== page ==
Even if you found a super-human who is good at all of those things (and trust me, such a person does not exist), the required hours will lead to burnout faster than you can say “exit strategy.” You need either an in-house team or support from a marketing agency to get the job done right.
This challenge is a consequence of underestimating the workload.
Time and again, I see companies posting blogs once or twice a month with no calls-to-action that will convert a visitor into a prospect you can help. This is simply not enough to make a difference.
When you create a new piece of content, it’s like making a deposit in a savings account. The value grows with every transaction, but getting results takes time. If you are posting content once or twice a month, make it four. Then make it six. Then make it eight. You will see a dramatic increase in your website traffic first, and in the ROI later on.
Creating lots of great content is essential, but you also need the tools optimize your campaign and nurture each individual practitioner until they are ready to try your product.
Investing in a reputable marketing automation platform is key for driving results. We use HubSpot only with our clients because we know how to use the tools to drive results, but there are other platforms you can look into as well.
If you are using several different apps to manage your campaign – WordPress for blogging, Hootsuite or Buffer for social media, and MailChimp for email marketing – you will struggle to get a unified view of how your efforts are translating into sales. We’ve tried it more than once. It doesn’t work. If you are going all in with inbound marketing, I highly recommend investing in the right platform to manage it.
Not every lead that converts on your website, or other channels, will necessarily make a great fit for your company. That’s why it’s important to qualify every inbound lead that comes through.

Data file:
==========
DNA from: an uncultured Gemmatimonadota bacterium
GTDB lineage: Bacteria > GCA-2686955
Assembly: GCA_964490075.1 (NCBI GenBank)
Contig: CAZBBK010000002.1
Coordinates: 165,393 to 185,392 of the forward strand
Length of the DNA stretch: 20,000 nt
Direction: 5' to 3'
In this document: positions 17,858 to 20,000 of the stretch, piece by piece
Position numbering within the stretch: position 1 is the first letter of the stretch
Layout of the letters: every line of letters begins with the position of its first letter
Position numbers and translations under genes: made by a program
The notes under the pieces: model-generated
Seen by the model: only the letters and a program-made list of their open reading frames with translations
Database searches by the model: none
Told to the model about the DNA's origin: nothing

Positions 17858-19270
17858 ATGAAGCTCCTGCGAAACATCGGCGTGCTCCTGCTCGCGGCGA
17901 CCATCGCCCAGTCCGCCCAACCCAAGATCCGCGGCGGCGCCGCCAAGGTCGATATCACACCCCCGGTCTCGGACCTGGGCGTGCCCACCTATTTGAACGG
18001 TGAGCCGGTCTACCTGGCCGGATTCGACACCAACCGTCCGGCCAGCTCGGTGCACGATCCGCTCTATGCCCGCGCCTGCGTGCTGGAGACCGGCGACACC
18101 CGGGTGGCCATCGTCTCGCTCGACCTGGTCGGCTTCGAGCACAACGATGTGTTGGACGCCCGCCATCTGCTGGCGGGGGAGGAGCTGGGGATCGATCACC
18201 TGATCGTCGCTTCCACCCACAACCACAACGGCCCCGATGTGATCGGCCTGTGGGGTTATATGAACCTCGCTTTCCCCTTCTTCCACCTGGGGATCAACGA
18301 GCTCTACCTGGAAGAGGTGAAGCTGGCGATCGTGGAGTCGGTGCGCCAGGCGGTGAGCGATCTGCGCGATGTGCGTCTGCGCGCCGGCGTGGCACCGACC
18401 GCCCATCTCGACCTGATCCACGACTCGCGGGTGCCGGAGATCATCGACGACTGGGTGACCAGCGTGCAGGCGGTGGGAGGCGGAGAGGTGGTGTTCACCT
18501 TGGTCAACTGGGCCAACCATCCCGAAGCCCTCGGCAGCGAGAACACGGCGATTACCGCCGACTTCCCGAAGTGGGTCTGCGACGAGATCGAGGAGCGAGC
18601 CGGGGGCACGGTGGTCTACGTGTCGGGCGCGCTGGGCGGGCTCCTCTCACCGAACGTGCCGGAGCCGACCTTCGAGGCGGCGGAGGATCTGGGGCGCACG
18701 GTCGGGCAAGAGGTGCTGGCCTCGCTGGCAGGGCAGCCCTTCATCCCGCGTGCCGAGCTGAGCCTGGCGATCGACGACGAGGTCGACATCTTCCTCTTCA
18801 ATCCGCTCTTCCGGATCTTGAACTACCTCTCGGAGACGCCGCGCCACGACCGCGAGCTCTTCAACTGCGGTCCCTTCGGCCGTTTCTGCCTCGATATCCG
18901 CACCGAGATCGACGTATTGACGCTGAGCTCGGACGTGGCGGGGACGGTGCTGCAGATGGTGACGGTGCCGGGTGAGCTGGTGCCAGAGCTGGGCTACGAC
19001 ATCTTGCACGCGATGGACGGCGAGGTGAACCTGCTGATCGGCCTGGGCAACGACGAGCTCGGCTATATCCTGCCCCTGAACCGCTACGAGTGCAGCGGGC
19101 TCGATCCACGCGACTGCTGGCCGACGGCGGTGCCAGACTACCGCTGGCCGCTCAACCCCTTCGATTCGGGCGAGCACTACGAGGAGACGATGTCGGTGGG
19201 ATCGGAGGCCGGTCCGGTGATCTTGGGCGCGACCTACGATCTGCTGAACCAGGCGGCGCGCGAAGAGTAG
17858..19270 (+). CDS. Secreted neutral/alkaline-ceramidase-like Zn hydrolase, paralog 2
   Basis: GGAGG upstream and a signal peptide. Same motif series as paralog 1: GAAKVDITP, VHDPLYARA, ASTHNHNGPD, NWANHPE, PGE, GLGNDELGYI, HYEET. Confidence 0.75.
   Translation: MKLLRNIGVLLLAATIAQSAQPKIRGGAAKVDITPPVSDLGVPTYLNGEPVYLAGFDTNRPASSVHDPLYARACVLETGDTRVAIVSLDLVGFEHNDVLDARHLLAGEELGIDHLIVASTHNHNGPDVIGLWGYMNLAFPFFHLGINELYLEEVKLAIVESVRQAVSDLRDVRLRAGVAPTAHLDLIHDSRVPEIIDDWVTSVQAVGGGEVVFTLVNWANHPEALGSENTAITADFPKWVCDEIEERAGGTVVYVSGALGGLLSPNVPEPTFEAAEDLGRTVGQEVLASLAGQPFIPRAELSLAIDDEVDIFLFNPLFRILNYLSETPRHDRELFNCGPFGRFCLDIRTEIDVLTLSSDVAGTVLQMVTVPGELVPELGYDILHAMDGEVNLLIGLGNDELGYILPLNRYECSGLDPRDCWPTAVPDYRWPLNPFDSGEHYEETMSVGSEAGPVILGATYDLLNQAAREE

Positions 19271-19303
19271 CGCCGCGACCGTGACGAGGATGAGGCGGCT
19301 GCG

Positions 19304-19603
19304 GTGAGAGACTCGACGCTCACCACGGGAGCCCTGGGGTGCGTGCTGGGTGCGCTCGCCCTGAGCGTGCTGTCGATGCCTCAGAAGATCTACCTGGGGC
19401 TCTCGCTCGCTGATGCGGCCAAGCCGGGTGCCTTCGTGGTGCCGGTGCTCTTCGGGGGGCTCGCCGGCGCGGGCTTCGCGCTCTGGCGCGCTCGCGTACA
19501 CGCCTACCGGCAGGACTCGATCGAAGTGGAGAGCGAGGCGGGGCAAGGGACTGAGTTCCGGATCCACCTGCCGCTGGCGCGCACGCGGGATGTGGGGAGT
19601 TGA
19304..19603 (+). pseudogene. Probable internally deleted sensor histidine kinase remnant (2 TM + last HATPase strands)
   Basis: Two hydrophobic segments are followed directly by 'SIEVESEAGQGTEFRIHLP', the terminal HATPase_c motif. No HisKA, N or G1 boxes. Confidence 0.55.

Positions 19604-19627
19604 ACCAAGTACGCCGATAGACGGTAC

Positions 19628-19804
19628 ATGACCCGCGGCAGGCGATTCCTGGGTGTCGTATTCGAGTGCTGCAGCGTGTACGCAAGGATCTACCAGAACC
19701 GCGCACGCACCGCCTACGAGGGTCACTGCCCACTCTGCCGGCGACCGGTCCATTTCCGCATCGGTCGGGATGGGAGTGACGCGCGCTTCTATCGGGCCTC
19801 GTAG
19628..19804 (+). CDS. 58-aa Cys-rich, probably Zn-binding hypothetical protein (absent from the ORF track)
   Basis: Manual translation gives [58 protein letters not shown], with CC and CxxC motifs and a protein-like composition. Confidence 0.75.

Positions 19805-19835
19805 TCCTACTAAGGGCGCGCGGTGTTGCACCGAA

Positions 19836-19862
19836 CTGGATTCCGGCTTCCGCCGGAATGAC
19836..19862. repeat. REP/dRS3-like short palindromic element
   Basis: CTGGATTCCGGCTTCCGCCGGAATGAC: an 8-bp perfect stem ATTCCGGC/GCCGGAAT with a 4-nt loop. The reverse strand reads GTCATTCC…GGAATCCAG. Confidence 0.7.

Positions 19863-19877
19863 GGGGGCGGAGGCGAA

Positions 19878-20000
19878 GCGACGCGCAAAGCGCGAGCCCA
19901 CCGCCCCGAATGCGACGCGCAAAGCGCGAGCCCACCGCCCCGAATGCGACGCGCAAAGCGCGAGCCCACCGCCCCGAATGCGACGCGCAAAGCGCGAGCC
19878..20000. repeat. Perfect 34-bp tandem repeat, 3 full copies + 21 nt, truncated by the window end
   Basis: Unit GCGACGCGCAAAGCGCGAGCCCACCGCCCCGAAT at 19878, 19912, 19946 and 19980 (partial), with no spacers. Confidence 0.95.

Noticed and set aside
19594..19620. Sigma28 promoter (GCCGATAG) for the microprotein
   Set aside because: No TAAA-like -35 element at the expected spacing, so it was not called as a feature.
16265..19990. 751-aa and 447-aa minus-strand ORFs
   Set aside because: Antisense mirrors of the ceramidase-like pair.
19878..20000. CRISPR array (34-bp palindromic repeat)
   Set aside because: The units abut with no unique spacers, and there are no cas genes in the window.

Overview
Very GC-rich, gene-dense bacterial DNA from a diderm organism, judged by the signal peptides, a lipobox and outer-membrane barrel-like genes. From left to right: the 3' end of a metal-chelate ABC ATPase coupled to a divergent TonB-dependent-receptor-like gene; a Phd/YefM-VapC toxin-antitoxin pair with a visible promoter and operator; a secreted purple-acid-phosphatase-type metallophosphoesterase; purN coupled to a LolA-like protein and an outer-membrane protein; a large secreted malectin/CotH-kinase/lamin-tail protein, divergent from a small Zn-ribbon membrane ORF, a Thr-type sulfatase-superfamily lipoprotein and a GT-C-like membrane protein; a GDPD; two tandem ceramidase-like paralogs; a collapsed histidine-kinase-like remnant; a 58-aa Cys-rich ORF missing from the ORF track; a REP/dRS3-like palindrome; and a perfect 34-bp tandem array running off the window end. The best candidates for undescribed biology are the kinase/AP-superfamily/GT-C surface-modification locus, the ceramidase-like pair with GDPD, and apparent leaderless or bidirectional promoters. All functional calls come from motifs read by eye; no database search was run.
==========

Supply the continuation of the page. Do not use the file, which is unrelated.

B2B companies in many industries are taking the inbound approach a step further, targeting their content and strategy at small groups of good-fit accounts that will lead to the greatest profitability.
Instead of attracting anyone who might make a good-fit to their website, they hand pick a segment of practitioners and go after them with highly personalized content and outreach.
Account-based marketing can be highly effective, but it is somewhat different from inbound methodology. It requires sales and marketing to work as one team, monitoring engagement in target accounts and responding in real-time.
Is inbound or an account-based approach better? It really depends on your products and services, your ideal buyers, and the organizational structure of Sales and Marketing.
Creating an effective inbound marketing strategy is a journey for functional medicine companies. It takes time to find the right mix of systems and ingredients that lead to success, just like it does when trying to support foundational health in people. Take some time to research what's involved, and then assess your internal resources. You can always find the right people to help support your campaign.
The real question is whether your company truly loves to help and educate people. If you do, all that hard work is much more rewarding -- personally and financially.